The rise is more subdued than the 15 per cent increase reported in 2018, reflecting more challenging market conditions.
Growth in market capitalisation in the past year has been primarily driven by US companies by virtue of a robust economic environment. Both Greater China and Europe registered a decrease in market capitalisation, reversing last year’s gains.
The technology sector continues to dominate, although the healthcare, consumer services, and telecommunications sectors performed most strongly over the past year.
For the fifth year running, the US accounts for more than half (54) of the Global Top 100 by the number of companies with a growth of 9 per cent, outpacing the overall. US companies represent 63 per cent of the total market capitalisation, up from 61 per cent last year.
|PwC’s Global Top 100 analyses the leading 100 global companies by market capitalisation and compares how the list evolves year-on-year. |
Greater China is the second-largest component of the Global Top 100 by market capitalisation, despite a 4 per cent decline in the past 12 months following trade uncertainties and their impact on local market sentiment.
This contrasts with the 57 per cent increase in 2018, when three new companies entered the Global Top 100 and two rose to the top ten.
The survey also shows that geopolitical challenges including uncertainty around Brexit are likely to have impacted Europe-based companies in the ranking in the past year.
Three European based companies have left the Global Top 100 and overall European based companies in the ranking lost 5 per cent in market capitalisation.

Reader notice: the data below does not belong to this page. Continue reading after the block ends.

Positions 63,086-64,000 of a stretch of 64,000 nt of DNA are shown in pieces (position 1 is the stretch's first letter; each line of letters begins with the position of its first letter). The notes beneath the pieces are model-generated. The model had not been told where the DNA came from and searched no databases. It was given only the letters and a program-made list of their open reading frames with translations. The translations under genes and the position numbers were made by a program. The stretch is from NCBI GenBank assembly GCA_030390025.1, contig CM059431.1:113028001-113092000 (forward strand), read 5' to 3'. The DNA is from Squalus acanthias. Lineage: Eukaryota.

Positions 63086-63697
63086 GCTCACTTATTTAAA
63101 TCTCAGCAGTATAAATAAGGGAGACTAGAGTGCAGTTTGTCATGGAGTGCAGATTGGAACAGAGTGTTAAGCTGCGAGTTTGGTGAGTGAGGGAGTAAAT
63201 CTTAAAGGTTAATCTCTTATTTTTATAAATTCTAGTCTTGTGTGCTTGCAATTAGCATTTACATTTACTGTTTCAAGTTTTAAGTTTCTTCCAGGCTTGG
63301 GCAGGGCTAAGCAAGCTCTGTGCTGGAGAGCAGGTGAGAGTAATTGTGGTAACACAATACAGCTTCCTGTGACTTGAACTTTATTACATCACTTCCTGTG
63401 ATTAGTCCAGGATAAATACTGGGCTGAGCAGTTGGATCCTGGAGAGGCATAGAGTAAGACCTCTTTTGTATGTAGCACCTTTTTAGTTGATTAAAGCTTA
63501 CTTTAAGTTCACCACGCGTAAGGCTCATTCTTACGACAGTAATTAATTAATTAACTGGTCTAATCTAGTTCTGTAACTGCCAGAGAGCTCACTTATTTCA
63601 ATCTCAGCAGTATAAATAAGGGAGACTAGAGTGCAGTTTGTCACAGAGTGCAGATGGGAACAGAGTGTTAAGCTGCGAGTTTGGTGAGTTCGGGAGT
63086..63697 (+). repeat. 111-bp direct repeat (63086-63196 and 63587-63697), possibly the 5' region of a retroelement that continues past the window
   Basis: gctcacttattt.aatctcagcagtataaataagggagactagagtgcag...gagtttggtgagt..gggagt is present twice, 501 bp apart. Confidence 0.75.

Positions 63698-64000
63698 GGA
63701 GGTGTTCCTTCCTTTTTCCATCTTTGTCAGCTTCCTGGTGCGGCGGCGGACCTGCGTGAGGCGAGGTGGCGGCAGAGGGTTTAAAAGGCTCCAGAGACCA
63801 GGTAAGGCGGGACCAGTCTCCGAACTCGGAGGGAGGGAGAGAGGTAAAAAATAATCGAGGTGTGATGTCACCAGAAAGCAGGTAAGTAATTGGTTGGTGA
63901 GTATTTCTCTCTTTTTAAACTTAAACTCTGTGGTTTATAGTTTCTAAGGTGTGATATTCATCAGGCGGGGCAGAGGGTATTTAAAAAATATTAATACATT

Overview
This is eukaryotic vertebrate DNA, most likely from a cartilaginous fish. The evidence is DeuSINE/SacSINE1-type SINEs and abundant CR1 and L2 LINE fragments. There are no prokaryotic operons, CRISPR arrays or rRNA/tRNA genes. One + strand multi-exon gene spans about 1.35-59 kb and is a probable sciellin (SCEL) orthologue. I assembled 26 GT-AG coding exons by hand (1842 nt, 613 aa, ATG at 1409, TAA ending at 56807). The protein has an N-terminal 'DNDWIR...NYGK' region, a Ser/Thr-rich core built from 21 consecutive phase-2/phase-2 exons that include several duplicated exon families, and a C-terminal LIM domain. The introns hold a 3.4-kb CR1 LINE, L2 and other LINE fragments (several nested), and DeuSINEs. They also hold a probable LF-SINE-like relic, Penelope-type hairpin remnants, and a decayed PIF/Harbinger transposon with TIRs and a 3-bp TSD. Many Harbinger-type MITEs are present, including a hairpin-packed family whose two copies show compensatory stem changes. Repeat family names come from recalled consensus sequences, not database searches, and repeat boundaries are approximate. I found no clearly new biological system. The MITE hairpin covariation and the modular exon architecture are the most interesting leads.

The technology sector continues to be the largest component of market capitalisation within the Global Top 100, ahead of the financial sector, with healthcare in third place.
The 15 per cent growth in the healthcare, consumer services, and telecommunications sectors outpaced technology (6 per cent), which experienced volatility in late 2018. Financials was the weakest performing sector with a 3 per cent decline in market capitalisation.
The global top ten continues to be dominated by the technology and e-commerce companies – Microsoft, Apple, Amazon, Alphabet – followed by Facebook in sixth position and Alibaba and Tencent as numbers seven and eight, respectively.
Particularly, Microsoft was the strongest performer in terms of absolute increase in market capitalisation, gaining $202 billion or 29 per cent in value compared to 2018, which propelled it into the top spot.
It is followed by Apple, Amazon, and Alphabet. This breakaway group is 40 per cent ahead of the fifth-ranked company, Berkshire Hathaway, which has a market capitalisation of $494 billion.
In the private company domain, the value of the top 100 unicorns grew by 6 per cent to $815 billion at March 31, 2019, consistent with their public company counterparts.
Nearly half (48 per cent) of the top 100 unicorns were from the US, also in line with what is stated in the Global Top 100.
Notably, Greater China contributes approximately 30 per cent of unicorns in both number and value terms, which is a much higher proportion than for the Global Top 100. As a significant source of future IPOs or acquisitions by other companies, this suggests more entries from Greater China into the Global Top 100 in due course.
Ross Hunter, partner and IPO Centre leader at PwC UK, said, “While the technology sector did not perform as strongly as in previous years, it continues to dominate the Global Top 100, with the top four US giants in a league of their own.
“In the longer term, we anticipate the imbalance reducing, with Greater China technology companies, in particular, challenging the current position – the prominence of companies from Greater China amongst the unicorns may be evidence supporting this.”
PwC’s Global Top 100 analyses the leading 100 global companies by market capitalisation and compares how the list evolves year by year. This analysis was conducted for the period between March 31, 2019 and March 31, 2018 and captures companies’ market capitalisation in US dollars, based on their location.